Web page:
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The Illinois Supreme Court on Wednesday rejected a Belleville-based diocese's request to throw out a $5 million jury award in an alleged priest abuse case, feeding hope by the victim's attorney that the nine years of litigation may now end.
The high court declined without comment to hear the Diocese of Belleville's February appeal of the 2008 jury verdict favoring James Wisniewski. It was the latest setback in the diocese's quest for relief from the possible payout it claims it can ill-afford.
Wisniewski's attorney, Mike Weilmuenster, called his client "the bravest man I know" and said the possible payout now may have reached $6.3 million, once interest is included.
"My hope is that they finally take care of Jim Wisniewski," Weilmuenster said. "This litigation has been going on for nine years and has been very tough on him, personally taxing on his family. (Wednesday's development) is a victory for all other victims of priest abuse, and I hope other victims out there get some satisfaction, some sense of closure and justice out of this."
Wisniewski of Champaign sued the diocese in 2002 in St. Clair County, alleging that the Rev. Raymond Kownacki sexually abused him dozens of times for five years in the 1970s at St. Theresa's Parish in Salem, Ill., beginning when he was 13. Kownacki, Wisniewski testified, at times showed the then-altar boy a handgun, threatening to kill the child's parents if he ever told.
The lawsuit also claimed the diocese, serving 100,000 Catholics in Illinois' 28 southernmost counties, hid 76-year-old Kownacki's suspected behavior and quietly shuffled him among parishes without notifying the faithful.
The diocese has argued it is not responsible for telling parishioners about sexual misconduct involving priests including Kownacki. In its failed appeals, the diocese insisted Wisniewski's claims of sexual abuse were past the statute of limitations, though an exception to the time constraint involved whether the diocese engaged in "fraudulent concealment" by not informing parishioners or Wisniewski of numerous reports that Kownacki molested children.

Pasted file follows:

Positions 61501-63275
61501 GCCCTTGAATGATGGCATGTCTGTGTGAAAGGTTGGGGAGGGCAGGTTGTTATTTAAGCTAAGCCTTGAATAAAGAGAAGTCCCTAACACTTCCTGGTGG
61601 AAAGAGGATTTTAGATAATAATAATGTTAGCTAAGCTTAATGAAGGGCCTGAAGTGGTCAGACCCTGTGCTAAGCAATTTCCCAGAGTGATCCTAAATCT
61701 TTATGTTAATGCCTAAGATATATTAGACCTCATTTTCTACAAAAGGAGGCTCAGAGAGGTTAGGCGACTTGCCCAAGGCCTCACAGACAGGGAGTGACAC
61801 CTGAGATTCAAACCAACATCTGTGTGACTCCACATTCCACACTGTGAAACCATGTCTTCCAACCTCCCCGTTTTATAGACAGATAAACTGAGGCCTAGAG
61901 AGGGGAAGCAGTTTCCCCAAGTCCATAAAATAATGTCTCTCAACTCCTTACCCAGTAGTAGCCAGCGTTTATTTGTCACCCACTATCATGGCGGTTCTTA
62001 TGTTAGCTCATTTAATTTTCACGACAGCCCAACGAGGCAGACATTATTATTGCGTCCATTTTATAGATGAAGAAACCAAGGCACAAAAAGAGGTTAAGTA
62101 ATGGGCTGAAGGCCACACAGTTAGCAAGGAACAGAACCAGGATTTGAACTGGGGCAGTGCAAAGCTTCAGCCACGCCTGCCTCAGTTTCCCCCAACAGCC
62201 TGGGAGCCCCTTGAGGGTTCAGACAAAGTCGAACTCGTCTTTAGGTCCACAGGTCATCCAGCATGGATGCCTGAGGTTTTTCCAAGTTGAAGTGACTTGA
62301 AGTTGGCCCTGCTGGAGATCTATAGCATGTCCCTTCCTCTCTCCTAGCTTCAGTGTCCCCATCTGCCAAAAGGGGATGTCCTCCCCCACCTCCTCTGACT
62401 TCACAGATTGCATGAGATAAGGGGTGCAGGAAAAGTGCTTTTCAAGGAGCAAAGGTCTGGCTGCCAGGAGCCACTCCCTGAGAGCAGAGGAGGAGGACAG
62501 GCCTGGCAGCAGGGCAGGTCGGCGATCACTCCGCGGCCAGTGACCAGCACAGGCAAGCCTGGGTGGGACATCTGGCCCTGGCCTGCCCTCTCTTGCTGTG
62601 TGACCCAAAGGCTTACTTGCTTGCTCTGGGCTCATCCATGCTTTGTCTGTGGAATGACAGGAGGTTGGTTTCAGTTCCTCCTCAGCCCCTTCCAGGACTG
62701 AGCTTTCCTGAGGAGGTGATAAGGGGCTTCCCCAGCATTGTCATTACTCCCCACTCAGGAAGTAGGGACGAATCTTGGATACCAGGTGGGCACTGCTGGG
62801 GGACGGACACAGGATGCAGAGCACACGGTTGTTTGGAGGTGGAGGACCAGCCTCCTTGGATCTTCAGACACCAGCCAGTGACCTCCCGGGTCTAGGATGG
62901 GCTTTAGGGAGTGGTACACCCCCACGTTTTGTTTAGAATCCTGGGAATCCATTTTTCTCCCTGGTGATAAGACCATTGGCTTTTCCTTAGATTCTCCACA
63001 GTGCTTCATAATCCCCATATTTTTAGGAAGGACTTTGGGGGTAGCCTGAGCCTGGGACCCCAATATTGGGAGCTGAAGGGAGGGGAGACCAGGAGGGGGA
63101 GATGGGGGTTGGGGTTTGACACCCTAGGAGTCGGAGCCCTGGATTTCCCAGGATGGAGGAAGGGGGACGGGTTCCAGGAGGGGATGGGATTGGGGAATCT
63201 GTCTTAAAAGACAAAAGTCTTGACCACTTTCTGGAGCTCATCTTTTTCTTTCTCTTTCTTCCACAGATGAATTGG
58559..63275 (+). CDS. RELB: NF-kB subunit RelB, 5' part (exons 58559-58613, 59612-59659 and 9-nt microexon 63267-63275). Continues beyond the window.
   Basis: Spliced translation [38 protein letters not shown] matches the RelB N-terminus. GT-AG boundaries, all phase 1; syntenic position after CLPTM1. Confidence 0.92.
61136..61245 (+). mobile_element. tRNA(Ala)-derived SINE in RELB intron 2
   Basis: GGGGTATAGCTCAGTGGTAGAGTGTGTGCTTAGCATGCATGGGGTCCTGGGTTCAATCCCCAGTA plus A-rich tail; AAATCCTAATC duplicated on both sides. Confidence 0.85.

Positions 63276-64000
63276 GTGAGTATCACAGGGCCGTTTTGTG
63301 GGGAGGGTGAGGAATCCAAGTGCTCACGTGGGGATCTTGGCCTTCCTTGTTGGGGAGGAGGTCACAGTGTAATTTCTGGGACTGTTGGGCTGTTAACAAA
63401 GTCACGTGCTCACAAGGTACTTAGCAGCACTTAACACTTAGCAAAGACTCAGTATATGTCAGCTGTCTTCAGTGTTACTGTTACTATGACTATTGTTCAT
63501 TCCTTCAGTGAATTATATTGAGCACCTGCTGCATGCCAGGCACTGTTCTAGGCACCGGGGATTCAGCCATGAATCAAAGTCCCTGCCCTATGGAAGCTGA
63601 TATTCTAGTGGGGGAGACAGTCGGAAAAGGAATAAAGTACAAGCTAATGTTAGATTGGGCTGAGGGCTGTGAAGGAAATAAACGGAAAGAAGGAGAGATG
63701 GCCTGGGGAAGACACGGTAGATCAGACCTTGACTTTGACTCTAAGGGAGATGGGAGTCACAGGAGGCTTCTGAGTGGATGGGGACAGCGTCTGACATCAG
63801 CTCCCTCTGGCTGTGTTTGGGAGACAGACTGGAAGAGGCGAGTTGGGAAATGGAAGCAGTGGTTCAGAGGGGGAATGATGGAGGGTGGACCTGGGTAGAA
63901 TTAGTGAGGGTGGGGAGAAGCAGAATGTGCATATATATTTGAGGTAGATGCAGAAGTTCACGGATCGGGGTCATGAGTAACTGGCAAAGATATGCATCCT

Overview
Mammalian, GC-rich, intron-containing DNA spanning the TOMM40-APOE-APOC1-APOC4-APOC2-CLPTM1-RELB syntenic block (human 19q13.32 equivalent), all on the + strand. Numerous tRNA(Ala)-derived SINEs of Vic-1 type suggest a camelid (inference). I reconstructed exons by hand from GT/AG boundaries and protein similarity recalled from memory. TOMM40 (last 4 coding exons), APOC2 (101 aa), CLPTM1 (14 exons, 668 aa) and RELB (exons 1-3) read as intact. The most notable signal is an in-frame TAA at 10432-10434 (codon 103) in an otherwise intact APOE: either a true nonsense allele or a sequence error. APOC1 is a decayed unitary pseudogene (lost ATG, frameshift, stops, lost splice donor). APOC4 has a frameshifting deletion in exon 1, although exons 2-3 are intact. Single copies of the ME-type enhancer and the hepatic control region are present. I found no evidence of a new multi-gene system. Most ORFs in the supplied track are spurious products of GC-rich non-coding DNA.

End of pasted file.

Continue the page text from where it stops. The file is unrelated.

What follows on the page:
The Rev. Edward Braxton, the diocese's bishop, acknowledged in a statement Wednesday that the state's high court had declined to take up its appeal, but that "the diocese continues to express regret for any instances of childhood sexual abuse by a member of its clergy."
Braxton said the diocese would continue adhering to its efforts to protect children from clergy sexual misconduct.
Messages left Wednesday with David Wells, a St. Louis attorney representing the diocese, were not returned.
Kownacki, 76, was removed from priestly duties in 1995 by a diocesan review board. He has not been charged criminally, was not part of the lawsuit and has not spoken publicly about the case. He has an unlisted telephone number in Dupo, Ill., in suburban St. Louis, and could not be reached for comment Wednesday.
In a 2008 letter to parishioners, Braxton expressed sympathy for victims of sexual abuse by priests without mentioning Kownacki by name and said the potential payout could drain the diocese's coffers and crimp outreach.
Braxton also wrote that while some in the diocese believe Wisniewski should get the money "to put this horrific chapter of our history behind us, there are others who are deeply disturbed because it seems that they, who have done no wrong, are being asked to bear the burdens of the sins of others."
One of Wisniewski's attorneys has said the diocese, if its appeals fail, would have to pay the $5 million jury award, plus at least $1.1 million that has accrued in interest.
Jurors who sided with Wisniewski after a five-day trial found that the diocese engaged in fraudulent concealment.
The Survivors Network of those Abused by Priests has questioned Braxton's claim that the diocese can't afford the payout and its resistance to an outside review of its finances.